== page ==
In addition to performing shows, we provided help to injured wildlife and abandoned exotic pets.  Box turtles hit by cars, snakes caught on glue traps, and a stray albino Burmese python found in a park in Fairfax City are just some of the animals we were able to help this year.

We also provided advice and assistance to local animal shelters, animal control agencies and the public with reptile related issues.  A large collection of exotic snakes was turned in at a local animal shelter and two Reptiles Alive staff people worked with the shelter staff to make sure each animal was housed and cared for properly until it could be adopted or transferred to a reptile rescue group.

There have been a few new additions to the team at Reptiles Alive.  Brad Pratt is our new Wildlife Educator and Lead Animal Keeper.  We also now have Amaya Perez who is both an Animal Keeper and a graphic designer for us.  Our new iguana t-shirts, postcards, show posters and other designs are created by Amaya.  You can check out many of her designs at our new online store.

The animal collection went through a few changes this year as well.  Sadly, a few of our older animals died this year including our:  Eastern glass lizard, tokay gecko, and both of our marine toads.  New animals we accepted into the collection included a:  crested gecko, white lined gecko, and a young iguana we named “Juan Amigo.”

2010 Reptiles Alive Animal Inventory

African Spurred Tortoise 1 Geochelone sulcata
American Alligator 2 Alligator missipiensis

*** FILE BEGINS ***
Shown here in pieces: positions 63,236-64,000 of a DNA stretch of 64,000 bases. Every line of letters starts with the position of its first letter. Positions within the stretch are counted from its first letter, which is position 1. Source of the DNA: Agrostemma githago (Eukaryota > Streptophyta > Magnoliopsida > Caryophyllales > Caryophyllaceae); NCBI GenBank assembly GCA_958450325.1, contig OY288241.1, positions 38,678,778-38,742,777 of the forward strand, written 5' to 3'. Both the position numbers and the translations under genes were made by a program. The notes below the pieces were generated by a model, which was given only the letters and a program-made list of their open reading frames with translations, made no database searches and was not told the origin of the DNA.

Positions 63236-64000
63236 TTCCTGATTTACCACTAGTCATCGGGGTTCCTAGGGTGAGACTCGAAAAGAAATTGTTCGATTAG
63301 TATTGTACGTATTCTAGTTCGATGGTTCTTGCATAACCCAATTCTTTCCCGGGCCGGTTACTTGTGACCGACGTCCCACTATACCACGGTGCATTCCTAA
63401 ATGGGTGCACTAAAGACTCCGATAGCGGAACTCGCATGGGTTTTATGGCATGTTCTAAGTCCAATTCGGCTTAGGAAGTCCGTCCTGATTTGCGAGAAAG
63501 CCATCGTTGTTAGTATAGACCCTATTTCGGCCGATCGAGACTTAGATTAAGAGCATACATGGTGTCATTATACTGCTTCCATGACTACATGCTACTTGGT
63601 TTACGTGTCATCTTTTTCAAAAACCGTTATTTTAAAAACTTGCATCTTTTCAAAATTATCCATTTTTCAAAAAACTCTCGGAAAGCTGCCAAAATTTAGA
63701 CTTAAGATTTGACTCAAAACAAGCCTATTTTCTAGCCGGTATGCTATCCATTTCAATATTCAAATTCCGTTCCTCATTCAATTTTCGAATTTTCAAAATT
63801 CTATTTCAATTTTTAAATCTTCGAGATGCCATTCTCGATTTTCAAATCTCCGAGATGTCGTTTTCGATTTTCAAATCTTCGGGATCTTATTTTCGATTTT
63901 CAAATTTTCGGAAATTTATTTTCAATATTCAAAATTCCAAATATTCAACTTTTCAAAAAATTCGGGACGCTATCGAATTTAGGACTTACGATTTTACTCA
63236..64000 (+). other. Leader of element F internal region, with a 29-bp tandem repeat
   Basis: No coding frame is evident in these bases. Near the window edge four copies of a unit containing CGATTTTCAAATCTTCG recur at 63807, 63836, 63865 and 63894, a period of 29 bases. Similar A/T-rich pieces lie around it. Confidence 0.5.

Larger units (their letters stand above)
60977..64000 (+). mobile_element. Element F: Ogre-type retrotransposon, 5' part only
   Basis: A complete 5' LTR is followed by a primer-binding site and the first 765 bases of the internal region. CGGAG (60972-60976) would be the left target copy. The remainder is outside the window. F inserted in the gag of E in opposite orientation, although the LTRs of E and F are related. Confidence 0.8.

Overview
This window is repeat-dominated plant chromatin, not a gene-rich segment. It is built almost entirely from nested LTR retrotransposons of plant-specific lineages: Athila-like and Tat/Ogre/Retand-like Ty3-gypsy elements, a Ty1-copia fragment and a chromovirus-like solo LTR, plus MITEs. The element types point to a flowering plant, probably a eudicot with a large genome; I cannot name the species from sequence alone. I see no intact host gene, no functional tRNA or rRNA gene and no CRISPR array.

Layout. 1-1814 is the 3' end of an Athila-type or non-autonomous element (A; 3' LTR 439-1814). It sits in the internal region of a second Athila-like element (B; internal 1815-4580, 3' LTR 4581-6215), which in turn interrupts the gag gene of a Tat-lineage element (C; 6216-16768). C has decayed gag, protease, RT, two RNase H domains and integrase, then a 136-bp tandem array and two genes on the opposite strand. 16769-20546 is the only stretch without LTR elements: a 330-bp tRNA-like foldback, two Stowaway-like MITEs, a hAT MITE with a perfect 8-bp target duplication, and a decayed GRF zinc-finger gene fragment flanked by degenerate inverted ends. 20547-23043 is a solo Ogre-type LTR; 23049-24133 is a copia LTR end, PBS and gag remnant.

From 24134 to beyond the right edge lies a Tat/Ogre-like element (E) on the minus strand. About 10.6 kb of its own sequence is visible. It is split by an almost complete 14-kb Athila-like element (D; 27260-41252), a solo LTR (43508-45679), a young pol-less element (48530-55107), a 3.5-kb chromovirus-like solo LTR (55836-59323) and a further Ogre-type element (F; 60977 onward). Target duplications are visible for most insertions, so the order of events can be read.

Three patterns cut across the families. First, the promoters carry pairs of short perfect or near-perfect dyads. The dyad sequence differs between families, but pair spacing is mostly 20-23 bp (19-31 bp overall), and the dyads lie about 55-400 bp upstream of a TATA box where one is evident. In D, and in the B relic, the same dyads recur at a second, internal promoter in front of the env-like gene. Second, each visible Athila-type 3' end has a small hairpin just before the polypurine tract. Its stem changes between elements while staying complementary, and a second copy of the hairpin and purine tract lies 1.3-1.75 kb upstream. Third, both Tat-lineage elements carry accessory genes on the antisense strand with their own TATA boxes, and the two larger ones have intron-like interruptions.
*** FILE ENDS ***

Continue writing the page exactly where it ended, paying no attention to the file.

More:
American Toad 2 Bufo americanus americanus
Ball Python 1 Python regius
Bearded Dragon 1 Pogona vitticeps
Black Rat Snake 1 Elaphe obsoleta obsoleta
Blue Tongue Skink 2 Teliqua scincoides
Boa Constrictor 2 Boa constrictor constrictor
Bull Frog 2 Rana catesbeiana
Bull Snake 1 Pituophis melanoleucus
Burmese Python 3 Python molurus bivittatus
California King Snake 2 Lampropeltis getula californiae
Central Asian Tortoise 1 Testudo horsefieldi
Cope’s Gray Treefrog 3 Hyla chrysoscelis
Crested Gecko 1 Rhacodactylus ciliatus
Corn Snake 1 Elaphe guttata guttata
Earthworm 25+ Eisenia fetida
Eastern Box Turtle 1 Terrapene carolina carolina
Eastern Snapping Turtle 1 Chelydra serpentina serpentina
Garden Slug 5 Limax maximus
Green Iguana 2 Iguana iguana
Haitian Brown Tarantula 1 Phormictophis cancerides
Haitian Cockroach 25 + Blaberus sp.
Honduran Milk Snake 2 Lampropeltis triangulum hondurensis
House Cricket 1000 Acheta domestica
Kenyan Sand Boa 1 Eryx colubrinus loveridgei
Leopard Gecko 1 Eublepharis macularius
Leopard Tortoise 1 Geochelone pardalis
Madagascar Hissing Cockroaches 25+ Gromphadorina portentosa
Malagasy Giant Hognose Snake 1 Leioheterodon madagascarensis
Mealworm 1000 Tenebrio molitar
Mexican Red Leg Tarantula 1 Aphonopelum bicoloratum
Nelson’s Milksnake 1 Lampropeltis triangulum nelsonii
Nile Monitor Lizard 1 Varanus niloticus
Prehensile-tailed Skink 1 Corucia zebrata
Schneider’s Skink 1 Eumeces schneideri
Spiny Softshell Turtle 1 Apalone spinifera
Spotted Salamander 1 Ambystoma maculatum
Spotted Turtle 1 Clemmys guttata
Sudan Plated Lizard 1 Gerrhosaurus major
Tegu Lizard 1 Tupinambis teguixin
Tokay Gecko 1 Gekko gecko
Uromastyx Lizard 1 Uromastyx acanthurus
Water Monitor Lizard 1 Varanus salvator
White Line Gecko 1 Gecko vittatus
Yellow-spotted Amazon River Turtle 1 Podocnemis unifilis

Reptiles Alive! After School Enrichment Program


Snakes, scales, and lizard tails are just a few of the things we are learning about in the Reptiles Alive After School Enrichment Program.